Becky and I live on a street that runs near the top of small ridge right behind the Santa Barbara Mission. Since we moved here we’ve probably walked to the end of the street and back ten thousand times—often together—talking about everything imaginable. On a recent morning walk, we were discussing how the future always exists in imagination. Thinking how important this is in psychotherapy, I said, “How we hold the present and future together determines how happy we are, because we can always see farther than we can be.” Becky looked curious. “What do you mean?” I was looking down at the city framed by the Channel Islands, considering what a big deal it is to always see farther than we can be. “No matter how good I feel right now, I can imagine myself feeling better. No matter what I accomplish, I can imagine more accomplishments. We can never be as good, beautiful, successful, or fulfilled as we can imagine. People handle this capacity differently. Are you grateful and fine with the flow of life from this moment into the future, or do you live in the frustration of never creating the perfection you imagine? A more satisfied life or a more frustrated life can both come just by how you hold, ‘I can always see farther than I can be.’” Becky’s face lit up—she loves insights like this. “You should write a blog about that!” Here it is: Being human gives us incredible powers. Starting at two, we wake up to “I’m a person who exists!” Developmentalists call “I know I exist” theory of mind. It means we consciously exist in the past, present, and future, imagine endless possibilities, and can consider “I,” “you,” “we,” “mine,” and “should.” We know of no other beings in the universe doing this—nothing on earth even comes close. Maybe more amazing than “I am a person who exists!” is our endless curiosity. Soon after learning how to talk, two-year-olds start asking “why,” and never stop asking. We are also always biological beings constantly pressured by our drives. Our genes influence us to pursue security, comfort, social contact and stature, sexual gratification, success, and happiness. One way or another, all humans seek satisfaction of these drives through action, imagination, intimacy and creativity. Embedded in the human experience is the challenging problem of reconciling our constant tendency to project into the future—seeing ourselves better or worse, more or less happy—with our desires to feel excellent, successful, secure, joyful, and good enough now. We can always imagine ourselves more excellent, successful, secure, fulfilled, recognized, and joyful than we are now. We can always see farther than we can be. How we resolve the “I can see farther than I can be” dilemma largely determines life happiness and satisfaction. “Life is good now, but I can imagine things better and that helps me grow in a positive direction,” is one of the hallmarks of a more optimistic, happy person (it also characterizes a growth mindset, Blog #42). “I’m always frustrated that I can’t be better than I am now,” characterizes more pessimistic, unhappy individuals. Even people at the top of the world have to deal with this. Magic Johnson (more optimistic and happy) was interviewed by NBA legend turned broadcaster Rick Berry (more pessimistic and unhappy) right after winning his first NBA championship in 1980. Rick, a previous scoring champion, notorious as a driven, crabby player—when he played he wore a gold necklace reading “Me First”—seemed uncomfortable with Magic’s overwhelming joy in the moment. Holding up the microphone, Rick struggled with what to say, and then asked (weirdly it seemed to me at the time), “How many more of these [NBA championships] do you want?” Magic—probably feeling Rick’s negative energy as much as the awkward question—seemed momentarily disconcerted, but then flashed his huge smile and laughingly responded, “About twenty.” This illustrates how being able to imagine a better future is not a problem. Both Rick and Magic were imagining positive futures—more titles for Magic—and such visualizations are central to accomplishing goals and are at the heart of every manifestation system (like the ones mentioned in the cult classic, The Secret). Even more, our desire to grow and expand is what makes us human. Neanderthals were very successful in surviving and thriving in ancient Europe, but seemed to have little of the restless ambition that characterized our homo sapiens ancestors. Neanderthals tended to stop exploring when they reached bodies of water like the Atlantic and Mediterranean—they apparently weren’t driven to find out what was further on. Starting around fifty thousand years ago, humans expanded around the globe, and nothing—bodies of water, mountain ranges, deserts, endless plains, ferocious predators, or frozen ice fields—stopped them. They could always fantasize something cool over the horizon and wanted to go check it out. Our happiness largely depends on how we manage seeing farther than we can be. Happy people feel grateful for who they currently are and what they currently have, and instinctively use thoughts of future accomplishments, connections, and pleasures to guide confident anticipation for progress to come. More unhappy people use their ideas about future success and fun to diminish the current moment. This makes sense given that the neural architecture for imagining the future is pretty much the same as remembering the past (see Blog #20). We’ve all had good experiences and bad experiences as we’ve grown. If you remember your life as mostly painful failures with a hopeless sense, you tend to be more pessimistic and depressed. If you remember triumphs achieved and problems taken on as growth opportunities, you tend to be more optimistic and happy. People with essentially the same life experiences can feel happy and fulfilled or unhappy and dissatisfied just by how they hold their pasts and “remember” their futures. How do you manage your “I can see farther than I can be” gift? Try paying attention during the next week to whether you’re using your imagination to anticipate victories and joys, or defeats and sorrows, and to how you feel about your present compared with your future.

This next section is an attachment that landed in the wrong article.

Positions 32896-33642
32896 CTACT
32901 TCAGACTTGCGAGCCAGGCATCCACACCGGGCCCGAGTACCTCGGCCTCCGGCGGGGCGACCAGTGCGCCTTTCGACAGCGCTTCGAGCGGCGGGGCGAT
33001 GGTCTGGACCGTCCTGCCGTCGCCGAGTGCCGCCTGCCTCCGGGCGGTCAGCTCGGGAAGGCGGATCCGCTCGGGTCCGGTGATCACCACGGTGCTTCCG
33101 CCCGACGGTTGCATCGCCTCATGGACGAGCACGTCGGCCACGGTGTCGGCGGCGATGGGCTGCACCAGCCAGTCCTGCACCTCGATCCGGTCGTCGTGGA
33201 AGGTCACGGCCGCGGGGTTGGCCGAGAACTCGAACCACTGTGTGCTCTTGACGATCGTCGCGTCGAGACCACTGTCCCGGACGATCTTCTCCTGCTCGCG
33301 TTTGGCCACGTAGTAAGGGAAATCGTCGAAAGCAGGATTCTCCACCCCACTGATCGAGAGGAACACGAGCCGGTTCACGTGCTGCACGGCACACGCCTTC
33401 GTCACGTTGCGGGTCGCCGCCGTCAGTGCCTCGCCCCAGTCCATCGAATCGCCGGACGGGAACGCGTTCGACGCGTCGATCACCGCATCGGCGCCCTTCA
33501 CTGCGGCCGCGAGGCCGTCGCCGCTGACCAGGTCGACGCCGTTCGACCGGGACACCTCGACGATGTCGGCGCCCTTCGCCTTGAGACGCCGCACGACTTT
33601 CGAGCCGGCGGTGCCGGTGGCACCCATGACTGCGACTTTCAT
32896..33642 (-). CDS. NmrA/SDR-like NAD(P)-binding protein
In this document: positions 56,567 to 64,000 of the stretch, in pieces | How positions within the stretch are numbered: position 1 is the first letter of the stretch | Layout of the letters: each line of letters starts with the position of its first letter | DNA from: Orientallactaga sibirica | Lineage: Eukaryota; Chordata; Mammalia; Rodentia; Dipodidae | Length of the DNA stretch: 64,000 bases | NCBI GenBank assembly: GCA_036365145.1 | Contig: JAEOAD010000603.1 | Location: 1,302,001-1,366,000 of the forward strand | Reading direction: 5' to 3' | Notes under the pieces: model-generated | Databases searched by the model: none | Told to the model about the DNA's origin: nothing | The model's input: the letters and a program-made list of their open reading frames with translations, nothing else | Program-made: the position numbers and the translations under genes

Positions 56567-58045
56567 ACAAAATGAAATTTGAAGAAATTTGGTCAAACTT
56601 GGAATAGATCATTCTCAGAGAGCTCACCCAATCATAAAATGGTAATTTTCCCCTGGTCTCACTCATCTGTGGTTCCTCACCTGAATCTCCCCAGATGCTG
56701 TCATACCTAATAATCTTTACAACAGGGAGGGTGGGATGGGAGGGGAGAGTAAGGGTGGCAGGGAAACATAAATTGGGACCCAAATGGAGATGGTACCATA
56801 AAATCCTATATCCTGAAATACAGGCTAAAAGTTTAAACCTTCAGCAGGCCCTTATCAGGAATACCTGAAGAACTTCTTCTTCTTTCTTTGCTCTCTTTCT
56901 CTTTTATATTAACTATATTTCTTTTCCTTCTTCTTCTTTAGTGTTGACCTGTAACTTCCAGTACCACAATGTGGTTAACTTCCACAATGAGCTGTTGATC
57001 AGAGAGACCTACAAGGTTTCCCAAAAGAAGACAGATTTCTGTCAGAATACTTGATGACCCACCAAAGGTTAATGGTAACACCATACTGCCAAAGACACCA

- If you imagine negative, pessimistic future events, try imagining possible (even probable, since things usually work out OK) positive, optimistic outcomes—research shows that optimistic explanatory styles are associated with being happier and healthier.
- If you are imagining victories and joys, does it make you feel more satisfied and grateful for how you are right now, or more frustrated and ashamed of where you are right now? The most productive, happiness-generating attitude is feeling grateful and satisfied now while imagining things even better in the future.
- If you do imagine things better, but are still left frustrated and bitter about now, try cultivating gratitude for what you have and for your power to guide your life towards more love, joy, and success.
- We can always see farther than we can be, and we can’t help living simultaneously in the past, present and future.
- We do better being grateful for what we have and who we are.
- We do much better imagining growth and happier lives than imagining becoming less connected, joyful, and successful.